As soon as the headlines hit the porch - alleging that Duke lacrosse players gang-raped a young woman they'd hired to dance at a team party - I fired off an e-mail to my college-aged daughter.
"In case I have failed to have this conversation with you before," I wrote, "never accept a job stripping at a lacrosse party.
"If you need extra money, ask your father and me for it."
It was a cynical and smart-aleck message, but I was not joking.
Exactly where in the official Parents Handbook is this chapter? The one where the experts tell you to warn your children against the dangers inherent in a part-time college job as an exotic dancer?
Does it follow the chapter on the criminal implications of burning churches as a college prank?
Of all the victims in these two college scandals, my heart aches most for the parents of the lacrosse players who may have attacked a young woman from a neighboring college during a night of drinking and for the parents of the three college students accused of setting fire to rural Alabama churches after a night of drinking.
"You have young people 18 to 22 years old; sometimes they're going to make some bad decisions," Duke athletic director Joe Alleva told the press.
No kidding. Especially after a night of drinking.
But as parents, we thought their bad decisions would include things like sleeping through a final, bouncing checks, getting caught with a fake ID or, heaven forfend, buying a term paper online.
And those are the kinds of sermons we have been delivering.
We are hopelessly naive. Hopelessly behind the information curve. Our college-aged children are loose in a world where stupid has slid all the way off the chart and into criminal, and we keep telling them stuff like, "Don't cut any classes and don't party on school nights."
No wonder they don't pay attention to us. No wonder we can't protect them with our outdated wisdom. Instead, we have to have conversations we can barely find words for:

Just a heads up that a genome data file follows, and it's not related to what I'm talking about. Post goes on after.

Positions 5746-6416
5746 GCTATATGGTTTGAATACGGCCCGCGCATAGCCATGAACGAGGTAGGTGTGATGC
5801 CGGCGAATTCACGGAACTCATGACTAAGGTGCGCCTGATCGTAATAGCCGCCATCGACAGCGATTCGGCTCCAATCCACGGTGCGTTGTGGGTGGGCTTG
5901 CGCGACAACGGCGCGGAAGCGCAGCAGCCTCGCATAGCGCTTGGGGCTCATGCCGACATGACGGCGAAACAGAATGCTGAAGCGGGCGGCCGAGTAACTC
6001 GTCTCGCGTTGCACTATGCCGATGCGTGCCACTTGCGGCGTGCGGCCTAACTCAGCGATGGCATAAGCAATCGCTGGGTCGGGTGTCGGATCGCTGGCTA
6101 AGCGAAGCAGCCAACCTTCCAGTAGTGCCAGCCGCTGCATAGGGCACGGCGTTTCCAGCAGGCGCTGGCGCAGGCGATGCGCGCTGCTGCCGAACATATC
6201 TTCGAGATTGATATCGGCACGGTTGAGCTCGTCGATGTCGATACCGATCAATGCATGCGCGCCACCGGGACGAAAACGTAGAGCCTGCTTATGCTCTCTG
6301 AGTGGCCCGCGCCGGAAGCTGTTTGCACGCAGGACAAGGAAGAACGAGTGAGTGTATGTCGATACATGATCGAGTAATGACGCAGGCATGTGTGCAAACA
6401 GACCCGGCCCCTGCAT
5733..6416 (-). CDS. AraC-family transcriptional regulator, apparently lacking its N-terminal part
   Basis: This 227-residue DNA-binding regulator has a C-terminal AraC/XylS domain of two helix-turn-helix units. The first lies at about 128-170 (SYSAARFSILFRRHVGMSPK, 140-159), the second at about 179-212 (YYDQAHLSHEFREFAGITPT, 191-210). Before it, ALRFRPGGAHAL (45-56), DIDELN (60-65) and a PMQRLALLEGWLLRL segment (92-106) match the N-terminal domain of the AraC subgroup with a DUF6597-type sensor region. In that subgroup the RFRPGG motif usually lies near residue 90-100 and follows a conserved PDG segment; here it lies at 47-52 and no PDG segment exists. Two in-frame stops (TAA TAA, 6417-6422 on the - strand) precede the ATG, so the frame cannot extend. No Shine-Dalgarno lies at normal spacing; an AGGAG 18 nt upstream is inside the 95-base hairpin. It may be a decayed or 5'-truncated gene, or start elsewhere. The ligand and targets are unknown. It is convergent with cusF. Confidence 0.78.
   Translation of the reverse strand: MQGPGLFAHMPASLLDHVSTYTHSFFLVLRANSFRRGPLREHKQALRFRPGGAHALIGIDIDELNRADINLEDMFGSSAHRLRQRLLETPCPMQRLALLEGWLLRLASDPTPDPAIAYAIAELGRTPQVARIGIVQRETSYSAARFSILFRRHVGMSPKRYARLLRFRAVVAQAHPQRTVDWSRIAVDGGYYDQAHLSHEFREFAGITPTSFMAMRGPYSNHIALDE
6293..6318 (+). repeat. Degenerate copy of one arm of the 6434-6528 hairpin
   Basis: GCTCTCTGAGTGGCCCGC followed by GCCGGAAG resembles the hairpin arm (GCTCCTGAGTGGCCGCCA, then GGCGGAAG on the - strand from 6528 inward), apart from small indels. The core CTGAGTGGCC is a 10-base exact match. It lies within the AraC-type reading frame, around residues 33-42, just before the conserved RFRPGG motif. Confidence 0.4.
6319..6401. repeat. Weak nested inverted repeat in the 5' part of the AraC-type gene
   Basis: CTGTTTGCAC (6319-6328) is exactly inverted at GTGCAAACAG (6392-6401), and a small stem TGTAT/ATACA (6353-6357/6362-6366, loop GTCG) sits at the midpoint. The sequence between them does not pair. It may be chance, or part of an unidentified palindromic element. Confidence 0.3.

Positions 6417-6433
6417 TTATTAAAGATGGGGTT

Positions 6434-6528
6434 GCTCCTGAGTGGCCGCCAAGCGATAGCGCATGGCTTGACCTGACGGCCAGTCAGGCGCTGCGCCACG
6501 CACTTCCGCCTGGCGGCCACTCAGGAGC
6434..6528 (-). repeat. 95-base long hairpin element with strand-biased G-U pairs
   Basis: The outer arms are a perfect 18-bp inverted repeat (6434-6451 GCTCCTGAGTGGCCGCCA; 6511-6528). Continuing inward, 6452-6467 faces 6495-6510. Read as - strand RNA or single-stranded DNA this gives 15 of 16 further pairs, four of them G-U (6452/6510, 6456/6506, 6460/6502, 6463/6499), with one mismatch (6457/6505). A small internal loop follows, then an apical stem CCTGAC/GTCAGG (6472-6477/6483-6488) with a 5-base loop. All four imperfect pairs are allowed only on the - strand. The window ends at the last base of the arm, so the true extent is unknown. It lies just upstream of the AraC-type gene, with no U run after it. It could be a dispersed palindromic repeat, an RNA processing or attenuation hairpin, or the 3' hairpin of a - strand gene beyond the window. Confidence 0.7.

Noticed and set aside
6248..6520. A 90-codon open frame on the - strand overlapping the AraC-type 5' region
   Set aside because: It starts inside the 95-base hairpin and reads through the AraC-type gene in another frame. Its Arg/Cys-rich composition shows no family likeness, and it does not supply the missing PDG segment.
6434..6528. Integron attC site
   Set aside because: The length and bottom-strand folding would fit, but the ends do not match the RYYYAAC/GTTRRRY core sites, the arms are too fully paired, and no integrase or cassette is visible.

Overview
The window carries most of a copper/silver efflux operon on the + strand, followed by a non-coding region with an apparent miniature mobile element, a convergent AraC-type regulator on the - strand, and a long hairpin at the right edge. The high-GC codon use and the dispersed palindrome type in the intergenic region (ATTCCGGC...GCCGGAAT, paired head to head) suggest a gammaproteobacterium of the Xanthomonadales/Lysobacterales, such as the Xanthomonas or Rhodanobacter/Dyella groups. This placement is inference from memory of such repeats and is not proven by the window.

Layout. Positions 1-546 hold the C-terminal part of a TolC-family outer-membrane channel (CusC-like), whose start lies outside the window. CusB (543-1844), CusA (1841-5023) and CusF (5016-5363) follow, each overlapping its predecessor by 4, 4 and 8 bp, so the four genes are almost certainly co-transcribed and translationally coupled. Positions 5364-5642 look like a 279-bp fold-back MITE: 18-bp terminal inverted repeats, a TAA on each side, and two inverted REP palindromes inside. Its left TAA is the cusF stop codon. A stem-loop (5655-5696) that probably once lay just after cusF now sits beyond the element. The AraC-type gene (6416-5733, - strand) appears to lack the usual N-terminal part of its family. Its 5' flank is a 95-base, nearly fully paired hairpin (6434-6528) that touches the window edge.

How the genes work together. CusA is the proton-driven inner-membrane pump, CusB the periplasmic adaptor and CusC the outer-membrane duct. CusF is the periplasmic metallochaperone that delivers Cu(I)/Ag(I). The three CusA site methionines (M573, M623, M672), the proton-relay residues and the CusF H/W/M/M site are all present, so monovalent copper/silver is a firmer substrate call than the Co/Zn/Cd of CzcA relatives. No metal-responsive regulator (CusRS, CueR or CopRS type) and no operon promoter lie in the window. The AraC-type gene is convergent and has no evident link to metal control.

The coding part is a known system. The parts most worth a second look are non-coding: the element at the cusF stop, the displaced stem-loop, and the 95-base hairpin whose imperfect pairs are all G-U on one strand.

"While you are visiting Football U on this recruiting trip, do not accept money from the coaches or sex from co-eds."
"Filling your roommate's shoes with shaving cream qualifies as a prank. Setting fire to a church, let alone nine churches, does not."
"Congratulations on winning the big game. You understand, don't you, that a prostitute or a hopelessly drunk co-ed is not your reward for scoring the deciding goal?"
"Always do the math: two girls are no match for 40 drunk guys."
"Oral sex is an act of supreme intimacy. It is not a party game."
"Just because a girl is unconscious and not fighting you off does not mean you have her consent to have sex."
"And, by the way, never get so drunk that you can't remember if you had sex."
As parents, we are challenged to imagine every worst-case scenario and then cover the moral and legal implications in stentorian tones with our children.
A simple recitation of the Golden Rule or the Ten Commandments seems so inadequate in the wake of these most recent newspaper headlines.
"These are wonderful boys from wonderful families," said the Rev. Luke L. Travers, headmaster of Delbarton School in Morristown, N.J., from which five of the Duke lacrosse players graduated, in an interview with The New York Times.
Of course they are. Everybody thought the world of the three Alabama students, too.
Navy quarterback Lamar Owens led the team Bible study, for heaven's sake, and he is accused of raping a female midshipman who admitted to being drunk and unconscious.
A "good family" is no longer sufficient inoculation against the kind of indecent and criminal behavior - most often fueled by alcohol - that awaits our children. "Good kids" are no match for the unbridled raunchiness of the real world.
Clearly we are sending our children off to face challenges for which we have not prepared them, even if we have only failed to tell them that they are not as special as they think they are, that they are not beyond the consequences of their immature decisions, and that they are not above the law when those decisions slide from stupid into criminal.
And the terrible irony that may be waiting for parents in all this news?
What if there is no DNA evidence in the alleged assault on the young woman at the Duke lacrosse party?
What if those boys were listening to their parents when they told them to be sure to wear condoms during sex?
To hear audio clips of selected Susan Reimer columns, go to baltimoresun.com/reimer.